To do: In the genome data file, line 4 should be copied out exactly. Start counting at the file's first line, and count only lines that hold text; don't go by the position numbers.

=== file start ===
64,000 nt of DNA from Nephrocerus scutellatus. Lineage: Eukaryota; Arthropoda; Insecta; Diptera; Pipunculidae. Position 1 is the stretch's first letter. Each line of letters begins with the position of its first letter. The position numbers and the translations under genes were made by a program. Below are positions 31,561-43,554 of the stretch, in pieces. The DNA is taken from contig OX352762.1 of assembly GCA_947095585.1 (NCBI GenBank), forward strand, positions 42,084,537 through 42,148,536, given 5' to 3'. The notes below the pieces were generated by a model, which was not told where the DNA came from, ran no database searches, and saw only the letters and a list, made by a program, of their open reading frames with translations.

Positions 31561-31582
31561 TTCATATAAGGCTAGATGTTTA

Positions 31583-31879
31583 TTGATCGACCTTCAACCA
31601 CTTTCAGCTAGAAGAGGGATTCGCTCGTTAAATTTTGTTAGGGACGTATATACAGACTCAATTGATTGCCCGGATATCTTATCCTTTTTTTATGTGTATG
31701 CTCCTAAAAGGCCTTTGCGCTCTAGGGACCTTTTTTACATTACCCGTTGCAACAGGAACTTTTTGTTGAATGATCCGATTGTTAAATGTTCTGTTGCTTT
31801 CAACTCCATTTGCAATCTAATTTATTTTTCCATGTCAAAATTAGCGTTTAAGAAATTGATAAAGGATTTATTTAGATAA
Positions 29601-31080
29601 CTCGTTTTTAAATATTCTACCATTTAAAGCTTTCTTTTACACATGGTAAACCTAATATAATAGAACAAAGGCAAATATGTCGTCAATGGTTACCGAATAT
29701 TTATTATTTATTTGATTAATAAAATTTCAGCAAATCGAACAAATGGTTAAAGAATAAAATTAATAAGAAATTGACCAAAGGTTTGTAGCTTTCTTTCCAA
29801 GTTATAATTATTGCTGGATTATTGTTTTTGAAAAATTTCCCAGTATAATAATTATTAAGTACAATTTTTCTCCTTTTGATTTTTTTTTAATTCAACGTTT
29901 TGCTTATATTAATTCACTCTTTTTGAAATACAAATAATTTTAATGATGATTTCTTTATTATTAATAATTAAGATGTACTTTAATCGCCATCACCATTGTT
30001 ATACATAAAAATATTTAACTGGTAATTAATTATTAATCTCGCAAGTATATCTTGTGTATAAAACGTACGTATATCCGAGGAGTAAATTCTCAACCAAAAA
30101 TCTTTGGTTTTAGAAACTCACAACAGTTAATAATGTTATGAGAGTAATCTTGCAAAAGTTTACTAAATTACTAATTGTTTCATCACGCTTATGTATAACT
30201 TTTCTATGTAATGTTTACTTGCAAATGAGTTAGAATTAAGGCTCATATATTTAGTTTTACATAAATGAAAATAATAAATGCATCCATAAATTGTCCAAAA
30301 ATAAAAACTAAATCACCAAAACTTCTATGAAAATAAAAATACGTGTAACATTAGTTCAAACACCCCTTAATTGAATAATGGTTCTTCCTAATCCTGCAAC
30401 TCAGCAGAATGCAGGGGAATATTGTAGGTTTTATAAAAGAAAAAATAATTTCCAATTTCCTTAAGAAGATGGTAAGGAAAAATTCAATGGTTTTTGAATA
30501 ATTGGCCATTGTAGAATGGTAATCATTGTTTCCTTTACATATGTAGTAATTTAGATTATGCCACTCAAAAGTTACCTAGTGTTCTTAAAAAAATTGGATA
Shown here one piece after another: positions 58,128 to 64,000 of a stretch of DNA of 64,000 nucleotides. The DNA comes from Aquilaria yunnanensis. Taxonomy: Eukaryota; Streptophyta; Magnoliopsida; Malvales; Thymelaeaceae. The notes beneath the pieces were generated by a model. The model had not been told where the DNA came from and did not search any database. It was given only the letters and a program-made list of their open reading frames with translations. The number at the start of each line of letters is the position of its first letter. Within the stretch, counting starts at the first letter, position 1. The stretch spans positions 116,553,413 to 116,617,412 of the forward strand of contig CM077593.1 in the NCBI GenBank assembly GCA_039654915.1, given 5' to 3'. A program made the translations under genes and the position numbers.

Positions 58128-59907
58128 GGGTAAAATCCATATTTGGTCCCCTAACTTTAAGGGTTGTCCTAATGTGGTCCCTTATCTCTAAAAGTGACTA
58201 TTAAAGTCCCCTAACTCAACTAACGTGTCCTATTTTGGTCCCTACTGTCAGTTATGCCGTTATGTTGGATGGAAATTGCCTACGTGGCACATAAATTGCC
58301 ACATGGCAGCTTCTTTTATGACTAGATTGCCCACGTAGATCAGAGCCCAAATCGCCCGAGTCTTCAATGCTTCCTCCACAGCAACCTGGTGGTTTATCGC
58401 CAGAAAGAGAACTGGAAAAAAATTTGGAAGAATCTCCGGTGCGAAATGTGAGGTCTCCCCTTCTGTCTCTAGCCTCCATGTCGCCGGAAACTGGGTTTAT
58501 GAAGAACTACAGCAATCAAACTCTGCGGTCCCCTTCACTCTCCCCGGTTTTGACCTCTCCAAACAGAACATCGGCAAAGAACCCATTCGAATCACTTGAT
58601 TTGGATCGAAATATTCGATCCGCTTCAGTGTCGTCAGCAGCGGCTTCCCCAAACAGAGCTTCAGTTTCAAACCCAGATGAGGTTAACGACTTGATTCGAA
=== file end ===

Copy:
Positions 31583-31879